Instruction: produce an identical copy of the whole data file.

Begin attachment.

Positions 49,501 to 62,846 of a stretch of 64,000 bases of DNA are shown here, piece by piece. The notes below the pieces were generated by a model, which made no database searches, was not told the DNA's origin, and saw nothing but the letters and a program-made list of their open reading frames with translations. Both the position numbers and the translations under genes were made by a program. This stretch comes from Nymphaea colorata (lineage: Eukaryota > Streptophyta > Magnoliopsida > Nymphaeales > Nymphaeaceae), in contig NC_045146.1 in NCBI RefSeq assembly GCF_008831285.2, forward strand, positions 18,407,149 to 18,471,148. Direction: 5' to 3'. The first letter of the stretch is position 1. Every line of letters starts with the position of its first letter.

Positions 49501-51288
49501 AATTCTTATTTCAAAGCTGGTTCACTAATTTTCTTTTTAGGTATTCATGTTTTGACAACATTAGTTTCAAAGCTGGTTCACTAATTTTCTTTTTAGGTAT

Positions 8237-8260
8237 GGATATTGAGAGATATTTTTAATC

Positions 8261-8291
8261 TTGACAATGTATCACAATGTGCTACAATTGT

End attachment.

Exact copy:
Positions 49,501 to 62,846 of a stretch of 64,000 bases of DNA are shown here, piece by piece. The notes below the pieces were generated by a model, which made no database searches, was not told the DNA's origin, and saw nothing but the letters and a program-made list of their open reading frames with translations. Both the position numbers and the translations under genes were made by a program. This stretch comes from Nymphaea colorata (lineage: Eukaryota > Streptophyta > Magnoliopsida > Nymphaeales > Nymphaeaceae), in contig NC_045146.1 in NCBI RefSeq assembly GCF_008831285.2, forward strand, positions 18,407,149 to 18,471,148. Direction: 5' to 3'. The first letter of the stretch is position 1. Every line of letters starts with the position of its first letter.

Positions 49501-51288
49501 AATTCTTATTTCAAAGCTGGTTCACTAATTTTCTTTTTAGGTATTCATGTTTTGACAACATTAGTTTCAAAGCTGGTTCACTAATTTTCTTTTTAGGTAT

Positions 8237-8260
8237 GGATATTGAGAGATATTTTTAATC

Positions 8261-8291
8261 TTGACAATGTATCACAATGTGCTACAATTGT